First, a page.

Today, Cook County was finally (pending a possible appeal) stopped from trying to impose its Non-Titled Personal Property Use Tax (the "Use Tax"). Following Judge Lopez Cepero’s granting of Reed Smith’s Motion for Preliminary Injunction in the matter of Reed Smith LLP and the Chicagoland Chamber of Commerce v. Zahra Ali on July 24,1 Reed Smith and the Chicagoland Chamber filed a Motion for Summary Judgment on the merits of the case. Cook County responded to Reed Smith’s Motion for Summary Judgment with its own Motion for Summary Judgment. Today, oral arguments were held on the cross Motions for Summary Judgment, and Judge Lopez Cepero ruled from the bench in favor of Reed Smith, the Chicagoland Chamber, and the taxpayers of Cook County.
Today’s ruling, which will be issued in written form on Friday, effectively dissolves the Appellate Court Order of October 4, 2013, which had previously stayed the preliminary injuction. However, the Appellate Court’s Order stated that Cook County (i) must "segregate but not process all payments received pursuant to the ordinance" and (ii) "may not enforce the penalty provisions as to registration, seek to penalize taxpayers who do not register, or submit returns, or send out returns during the pendency of the permanent injunction proceedings." Thus, while the Appellate Court’s Order technically required taxpayers to file Use Tax returns and submit payments for the September reporting period (due October 20, 2013), it did not provide Cook County with any authority to process the Use Tax payments made by taxpayers, or impose penalties on those taxpayers who failed to file returns or pay the tax. There is now, in effect, a permanent injunction due to Judge Lopez Cepero’s ruling, as the Stay was only in effect pending the outcome of the trial court proceedings.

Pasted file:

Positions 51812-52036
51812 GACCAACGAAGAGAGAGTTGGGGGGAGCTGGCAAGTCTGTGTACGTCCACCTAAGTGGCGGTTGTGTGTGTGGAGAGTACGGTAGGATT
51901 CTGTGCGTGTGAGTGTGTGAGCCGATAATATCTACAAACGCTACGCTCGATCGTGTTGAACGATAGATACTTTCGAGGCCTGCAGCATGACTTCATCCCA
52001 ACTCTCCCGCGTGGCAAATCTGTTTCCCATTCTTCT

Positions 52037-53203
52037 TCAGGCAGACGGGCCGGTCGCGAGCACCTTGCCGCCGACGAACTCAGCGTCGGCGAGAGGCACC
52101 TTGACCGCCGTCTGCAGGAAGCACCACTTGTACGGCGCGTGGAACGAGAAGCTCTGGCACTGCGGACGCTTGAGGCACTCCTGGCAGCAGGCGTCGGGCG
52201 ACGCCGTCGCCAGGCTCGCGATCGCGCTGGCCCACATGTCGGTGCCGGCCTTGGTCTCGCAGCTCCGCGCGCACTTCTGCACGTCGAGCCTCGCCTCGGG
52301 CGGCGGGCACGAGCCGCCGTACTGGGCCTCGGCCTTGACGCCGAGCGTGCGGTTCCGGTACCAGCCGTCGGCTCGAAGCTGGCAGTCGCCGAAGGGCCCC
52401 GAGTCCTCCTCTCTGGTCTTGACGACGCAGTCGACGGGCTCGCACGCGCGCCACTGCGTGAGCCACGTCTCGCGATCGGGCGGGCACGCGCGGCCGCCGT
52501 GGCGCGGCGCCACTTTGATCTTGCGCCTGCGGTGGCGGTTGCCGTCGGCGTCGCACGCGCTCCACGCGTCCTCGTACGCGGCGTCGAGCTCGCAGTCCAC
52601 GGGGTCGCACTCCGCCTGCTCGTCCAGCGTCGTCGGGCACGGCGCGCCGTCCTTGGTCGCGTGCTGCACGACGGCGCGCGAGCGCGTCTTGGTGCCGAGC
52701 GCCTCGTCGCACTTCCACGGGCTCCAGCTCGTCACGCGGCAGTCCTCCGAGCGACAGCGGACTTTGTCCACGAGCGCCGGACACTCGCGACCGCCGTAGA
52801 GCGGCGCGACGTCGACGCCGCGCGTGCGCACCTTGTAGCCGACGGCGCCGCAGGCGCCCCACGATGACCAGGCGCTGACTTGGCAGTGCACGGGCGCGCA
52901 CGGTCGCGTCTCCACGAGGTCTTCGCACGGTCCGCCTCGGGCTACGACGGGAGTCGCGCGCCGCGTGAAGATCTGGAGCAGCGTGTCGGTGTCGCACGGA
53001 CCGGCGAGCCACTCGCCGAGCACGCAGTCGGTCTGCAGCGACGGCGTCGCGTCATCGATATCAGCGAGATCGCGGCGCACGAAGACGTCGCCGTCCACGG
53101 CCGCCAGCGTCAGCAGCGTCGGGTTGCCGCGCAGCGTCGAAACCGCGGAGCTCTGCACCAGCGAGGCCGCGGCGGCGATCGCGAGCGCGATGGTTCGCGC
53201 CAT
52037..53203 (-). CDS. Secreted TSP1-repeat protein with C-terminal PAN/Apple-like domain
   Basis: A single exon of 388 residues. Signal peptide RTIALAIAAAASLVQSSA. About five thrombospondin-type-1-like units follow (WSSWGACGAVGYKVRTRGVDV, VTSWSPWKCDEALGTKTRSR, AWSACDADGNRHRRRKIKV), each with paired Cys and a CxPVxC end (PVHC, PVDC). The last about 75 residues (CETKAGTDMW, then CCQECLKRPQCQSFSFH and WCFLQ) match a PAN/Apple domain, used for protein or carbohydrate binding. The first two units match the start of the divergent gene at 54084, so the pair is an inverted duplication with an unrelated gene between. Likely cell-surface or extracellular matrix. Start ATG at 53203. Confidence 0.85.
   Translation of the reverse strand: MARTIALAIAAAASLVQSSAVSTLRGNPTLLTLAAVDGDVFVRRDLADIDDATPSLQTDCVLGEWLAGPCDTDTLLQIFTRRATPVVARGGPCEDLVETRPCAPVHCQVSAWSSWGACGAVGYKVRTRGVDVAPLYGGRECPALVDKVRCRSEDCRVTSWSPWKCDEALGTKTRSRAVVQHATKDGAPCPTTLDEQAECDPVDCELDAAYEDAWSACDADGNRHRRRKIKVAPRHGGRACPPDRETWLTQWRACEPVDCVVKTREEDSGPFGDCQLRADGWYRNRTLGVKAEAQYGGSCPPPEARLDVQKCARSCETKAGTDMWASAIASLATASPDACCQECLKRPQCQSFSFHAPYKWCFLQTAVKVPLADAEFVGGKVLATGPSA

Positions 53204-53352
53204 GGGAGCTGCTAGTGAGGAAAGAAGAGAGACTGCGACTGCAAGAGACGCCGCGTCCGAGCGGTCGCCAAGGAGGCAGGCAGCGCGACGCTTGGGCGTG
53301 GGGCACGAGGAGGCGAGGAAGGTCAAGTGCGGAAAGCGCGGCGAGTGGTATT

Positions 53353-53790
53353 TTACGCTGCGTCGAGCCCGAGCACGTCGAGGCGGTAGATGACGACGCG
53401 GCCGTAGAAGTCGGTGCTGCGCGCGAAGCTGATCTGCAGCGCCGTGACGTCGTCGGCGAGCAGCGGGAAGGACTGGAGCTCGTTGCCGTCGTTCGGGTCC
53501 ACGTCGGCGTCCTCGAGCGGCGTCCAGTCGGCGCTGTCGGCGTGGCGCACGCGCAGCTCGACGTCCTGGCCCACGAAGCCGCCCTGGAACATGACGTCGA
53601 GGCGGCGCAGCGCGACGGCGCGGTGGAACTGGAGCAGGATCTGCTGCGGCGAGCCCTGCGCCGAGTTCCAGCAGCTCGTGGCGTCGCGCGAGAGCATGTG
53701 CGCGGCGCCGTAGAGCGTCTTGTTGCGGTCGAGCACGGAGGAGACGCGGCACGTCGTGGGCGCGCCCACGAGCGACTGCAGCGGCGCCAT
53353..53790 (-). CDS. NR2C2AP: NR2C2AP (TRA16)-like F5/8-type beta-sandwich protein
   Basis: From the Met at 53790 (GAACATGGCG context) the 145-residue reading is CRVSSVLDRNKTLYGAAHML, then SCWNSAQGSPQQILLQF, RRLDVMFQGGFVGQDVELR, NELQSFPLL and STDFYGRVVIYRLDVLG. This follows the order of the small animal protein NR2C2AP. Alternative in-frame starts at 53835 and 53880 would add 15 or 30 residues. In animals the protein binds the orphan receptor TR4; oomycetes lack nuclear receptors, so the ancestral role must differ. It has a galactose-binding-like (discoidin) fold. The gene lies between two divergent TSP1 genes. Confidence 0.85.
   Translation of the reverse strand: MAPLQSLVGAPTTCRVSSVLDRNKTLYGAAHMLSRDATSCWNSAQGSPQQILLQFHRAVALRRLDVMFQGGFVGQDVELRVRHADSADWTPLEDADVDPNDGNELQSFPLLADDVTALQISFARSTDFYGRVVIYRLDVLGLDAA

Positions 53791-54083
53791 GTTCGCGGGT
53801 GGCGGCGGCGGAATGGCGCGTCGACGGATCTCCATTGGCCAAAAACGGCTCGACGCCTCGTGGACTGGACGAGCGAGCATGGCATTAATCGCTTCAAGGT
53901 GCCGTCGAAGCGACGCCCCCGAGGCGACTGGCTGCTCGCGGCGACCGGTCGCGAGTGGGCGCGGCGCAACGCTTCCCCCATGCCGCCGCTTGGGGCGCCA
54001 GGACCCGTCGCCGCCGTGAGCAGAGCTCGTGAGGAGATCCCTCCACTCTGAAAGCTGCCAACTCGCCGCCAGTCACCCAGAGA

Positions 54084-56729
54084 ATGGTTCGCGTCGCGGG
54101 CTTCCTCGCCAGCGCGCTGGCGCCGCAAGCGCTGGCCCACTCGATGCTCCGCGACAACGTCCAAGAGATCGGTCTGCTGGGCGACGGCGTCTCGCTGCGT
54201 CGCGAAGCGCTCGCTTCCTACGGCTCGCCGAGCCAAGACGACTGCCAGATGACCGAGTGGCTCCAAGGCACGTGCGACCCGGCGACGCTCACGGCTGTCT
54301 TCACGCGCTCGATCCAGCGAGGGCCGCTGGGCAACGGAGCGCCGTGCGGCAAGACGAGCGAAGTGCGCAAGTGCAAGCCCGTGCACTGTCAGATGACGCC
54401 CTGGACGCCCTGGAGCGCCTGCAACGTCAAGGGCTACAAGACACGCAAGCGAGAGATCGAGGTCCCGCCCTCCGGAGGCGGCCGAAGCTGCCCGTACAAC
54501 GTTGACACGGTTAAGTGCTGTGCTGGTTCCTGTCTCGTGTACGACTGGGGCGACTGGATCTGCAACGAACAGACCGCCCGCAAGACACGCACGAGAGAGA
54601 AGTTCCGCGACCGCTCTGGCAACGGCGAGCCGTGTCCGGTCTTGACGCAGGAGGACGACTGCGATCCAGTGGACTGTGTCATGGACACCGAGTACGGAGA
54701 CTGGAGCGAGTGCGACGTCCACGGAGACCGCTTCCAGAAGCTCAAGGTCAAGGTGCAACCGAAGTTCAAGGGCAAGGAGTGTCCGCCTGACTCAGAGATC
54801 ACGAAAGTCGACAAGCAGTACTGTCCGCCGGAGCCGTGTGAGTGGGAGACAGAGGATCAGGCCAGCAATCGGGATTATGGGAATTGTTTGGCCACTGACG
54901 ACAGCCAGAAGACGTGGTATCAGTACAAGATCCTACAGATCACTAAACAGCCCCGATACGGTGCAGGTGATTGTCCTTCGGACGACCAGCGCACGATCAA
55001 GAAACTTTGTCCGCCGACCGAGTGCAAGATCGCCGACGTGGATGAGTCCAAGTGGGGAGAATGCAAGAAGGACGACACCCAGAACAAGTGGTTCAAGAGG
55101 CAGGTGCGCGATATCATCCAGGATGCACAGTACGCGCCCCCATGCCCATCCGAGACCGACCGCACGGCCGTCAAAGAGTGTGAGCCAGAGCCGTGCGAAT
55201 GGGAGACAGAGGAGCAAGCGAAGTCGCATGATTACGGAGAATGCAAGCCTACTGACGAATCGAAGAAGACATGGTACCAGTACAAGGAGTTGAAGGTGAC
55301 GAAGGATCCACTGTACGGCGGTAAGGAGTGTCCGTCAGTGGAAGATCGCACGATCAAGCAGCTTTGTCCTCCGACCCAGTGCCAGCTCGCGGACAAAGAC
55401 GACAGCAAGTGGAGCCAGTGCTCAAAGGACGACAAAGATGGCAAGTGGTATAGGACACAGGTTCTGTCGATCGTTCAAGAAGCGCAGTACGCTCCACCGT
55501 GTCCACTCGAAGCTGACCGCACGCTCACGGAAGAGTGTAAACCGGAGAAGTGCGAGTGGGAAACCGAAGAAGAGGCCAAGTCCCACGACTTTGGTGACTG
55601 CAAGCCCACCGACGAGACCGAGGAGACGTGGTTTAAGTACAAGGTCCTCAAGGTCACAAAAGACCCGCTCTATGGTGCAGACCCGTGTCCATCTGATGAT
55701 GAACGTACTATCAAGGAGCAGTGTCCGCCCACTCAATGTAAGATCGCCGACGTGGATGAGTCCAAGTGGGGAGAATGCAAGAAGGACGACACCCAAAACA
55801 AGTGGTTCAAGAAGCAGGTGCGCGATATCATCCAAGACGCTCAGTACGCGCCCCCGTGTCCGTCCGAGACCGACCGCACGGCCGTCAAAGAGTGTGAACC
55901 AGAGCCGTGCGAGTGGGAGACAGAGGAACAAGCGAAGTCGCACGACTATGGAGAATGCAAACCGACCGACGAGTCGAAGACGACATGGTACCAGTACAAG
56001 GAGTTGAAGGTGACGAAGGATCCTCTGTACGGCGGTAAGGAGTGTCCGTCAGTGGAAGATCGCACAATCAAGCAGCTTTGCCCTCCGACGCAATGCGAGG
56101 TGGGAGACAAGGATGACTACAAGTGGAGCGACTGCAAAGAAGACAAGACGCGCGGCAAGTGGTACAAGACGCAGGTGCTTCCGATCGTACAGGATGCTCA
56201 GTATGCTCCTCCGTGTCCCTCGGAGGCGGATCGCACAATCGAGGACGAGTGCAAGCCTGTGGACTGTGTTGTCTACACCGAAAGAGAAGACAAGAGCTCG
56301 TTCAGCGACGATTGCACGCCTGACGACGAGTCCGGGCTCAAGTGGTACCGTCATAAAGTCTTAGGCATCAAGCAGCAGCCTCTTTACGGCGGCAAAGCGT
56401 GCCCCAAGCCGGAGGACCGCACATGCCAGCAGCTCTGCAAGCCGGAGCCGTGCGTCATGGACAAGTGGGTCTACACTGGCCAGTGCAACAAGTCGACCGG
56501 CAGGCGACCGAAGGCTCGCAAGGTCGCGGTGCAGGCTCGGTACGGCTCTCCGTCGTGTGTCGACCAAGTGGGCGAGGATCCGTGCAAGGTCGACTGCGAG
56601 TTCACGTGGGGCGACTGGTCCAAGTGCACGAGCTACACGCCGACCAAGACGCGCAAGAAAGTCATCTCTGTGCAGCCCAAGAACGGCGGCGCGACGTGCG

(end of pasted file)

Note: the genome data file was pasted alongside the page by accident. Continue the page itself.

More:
Had Cook County succeeded with its Motion for Summary Judgment, taxpayers would have faced the decision of whether to begin paying the Use Tax with the October 20 filing, or risk possible penalties and interest for non-payment if the Use Tax is not ultimately declared to be an illegal tax (see our prior Alert for a discussion of taxpayer options with regard to the Use Tax). Once Cook County appeals the Circuit Court’s Order, as is expected, it could ask the Circuit Court or the Illinois Appellate Court, once again, to stay the Order and allow it to continue collecting taxes during the appeal.
Cook County’s budget for 2014 must be finalized before the end of November, so today’s decision will likely have an impact on the county’s budget deliberations. Even if the Appellate Court were to grant the county a stay, the county’s budget would remain fiscally suspect if it continues to rely on the Use Tax, until a final ruling by the Illinois Appellate Court on the merits of whether the Use Tax violates: (i) the Illinois Counties Code disallowing a home-rule unit from imposing a use tax on the selling or purchase price; (ii) the Illinois Constitution’s prohibition against imposition of an ad valorem tax on personal property; and (iii) the Commerce Clause of the United States Constitution.
As discussed in another previous Alert, Reed Smith has filed an additional challenge to the County Refund Ordinance, on behalf of the Chicagoland Chamber of Commerce, requesting the court to clarify that taxpayers can obtain refunds if the Use Tax is ultimately declared illegal. This additional challenge was not a subject of today’s hearing, and will be addressed by the Circuit Court after all appeal rights with respect to today’s Circuit Court decision have been exhausted or allowed to lapse.
Reed Smith, LLP and Chicagoland Chamber of Commerce v. Zahra Ali and the Cook County Department of Revenue, Cook County Circuit Court, Docket No. 2013 L 050454. While Judge Lopez Cepero entered an oral Order from the bench at the July 24 hearing, a written Order was entered August 1, 2013.